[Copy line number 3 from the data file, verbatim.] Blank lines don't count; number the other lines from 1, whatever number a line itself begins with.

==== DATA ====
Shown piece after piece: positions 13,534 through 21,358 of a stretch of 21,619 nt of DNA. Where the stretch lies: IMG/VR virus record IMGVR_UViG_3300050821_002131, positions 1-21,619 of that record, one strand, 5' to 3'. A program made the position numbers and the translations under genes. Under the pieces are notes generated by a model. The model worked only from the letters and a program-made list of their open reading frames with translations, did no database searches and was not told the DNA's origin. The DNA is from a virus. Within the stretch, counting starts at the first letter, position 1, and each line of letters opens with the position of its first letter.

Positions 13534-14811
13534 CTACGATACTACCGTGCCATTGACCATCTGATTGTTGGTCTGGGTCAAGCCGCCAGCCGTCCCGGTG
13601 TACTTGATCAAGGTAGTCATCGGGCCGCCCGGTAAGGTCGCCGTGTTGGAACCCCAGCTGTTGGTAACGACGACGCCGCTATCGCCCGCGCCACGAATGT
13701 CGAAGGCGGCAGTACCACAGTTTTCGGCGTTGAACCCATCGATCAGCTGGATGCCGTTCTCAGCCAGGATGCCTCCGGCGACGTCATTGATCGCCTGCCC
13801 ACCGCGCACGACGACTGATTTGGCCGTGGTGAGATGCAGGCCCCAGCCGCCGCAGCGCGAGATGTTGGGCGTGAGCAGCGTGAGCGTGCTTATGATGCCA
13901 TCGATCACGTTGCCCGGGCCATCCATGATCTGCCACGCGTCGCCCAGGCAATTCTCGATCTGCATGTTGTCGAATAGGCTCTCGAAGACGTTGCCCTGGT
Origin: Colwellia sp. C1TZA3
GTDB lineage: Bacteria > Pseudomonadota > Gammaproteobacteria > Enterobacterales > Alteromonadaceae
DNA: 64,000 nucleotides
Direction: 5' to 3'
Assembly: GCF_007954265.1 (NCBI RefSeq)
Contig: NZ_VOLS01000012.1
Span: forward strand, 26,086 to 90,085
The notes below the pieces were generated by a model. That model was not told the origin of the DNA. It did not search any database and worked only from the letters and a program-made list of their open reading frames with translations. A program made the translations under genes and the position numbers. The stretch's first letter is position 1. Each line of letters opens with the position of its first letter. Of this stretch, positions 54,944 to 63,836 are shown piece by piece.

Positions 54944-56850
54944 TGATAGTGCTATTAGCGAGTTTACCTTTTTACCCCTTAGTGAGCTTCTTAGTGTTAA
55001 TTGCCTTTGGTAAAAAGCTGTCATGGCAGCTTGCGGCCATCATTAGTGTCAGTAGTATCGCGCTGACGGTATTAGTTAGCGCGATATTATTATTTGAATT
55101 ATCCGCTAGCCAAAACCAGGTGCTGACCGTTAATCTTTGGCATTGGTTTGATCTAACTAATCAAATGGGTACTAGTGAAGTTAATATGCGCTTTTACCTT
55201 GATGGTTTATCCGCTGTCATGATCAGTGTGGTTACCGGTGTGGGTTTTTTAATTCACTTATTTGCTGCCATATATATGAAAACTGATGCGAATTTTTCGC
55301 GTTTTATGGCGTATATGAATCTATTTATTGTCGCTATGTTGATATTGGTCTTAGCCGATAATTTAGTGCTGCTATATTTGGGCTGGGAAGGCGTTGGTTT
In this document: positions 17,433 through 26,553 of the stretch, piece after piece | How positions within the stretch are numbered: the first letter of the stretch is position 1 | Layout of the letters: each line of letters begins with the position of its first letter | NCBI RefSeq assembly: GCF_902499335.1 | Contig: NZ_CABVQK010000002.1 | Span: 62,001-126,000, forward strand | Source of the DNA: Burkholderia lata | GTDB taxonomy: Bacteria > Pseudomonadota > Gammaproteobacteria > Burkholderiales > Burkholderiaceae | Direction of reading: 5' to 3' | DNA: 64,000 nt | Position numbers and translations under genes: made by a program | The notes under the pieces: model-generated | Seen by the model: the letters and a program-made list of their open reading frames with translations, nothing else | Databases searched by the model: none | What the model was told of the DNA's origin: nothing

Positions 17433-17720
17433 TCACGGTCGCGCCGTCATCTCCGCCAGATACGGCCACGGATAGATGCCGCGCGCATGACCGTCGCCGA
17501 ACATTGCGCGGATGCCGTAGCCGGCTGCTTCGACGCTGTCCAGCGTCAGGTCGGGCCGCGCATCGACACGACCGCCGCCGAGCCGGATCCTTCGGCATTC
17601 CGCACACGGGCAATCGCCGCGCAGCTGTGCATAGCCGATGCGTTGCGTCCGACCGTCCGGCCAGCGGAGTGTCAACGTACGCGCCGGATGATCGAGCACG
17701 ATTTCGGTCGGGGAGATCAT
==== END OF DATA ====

13534 CTACGATACTACCGTGCCATTGACCATCTGATTGTTGGTCTGGGTCAAGCCGCCAGCCGTCCCGGTG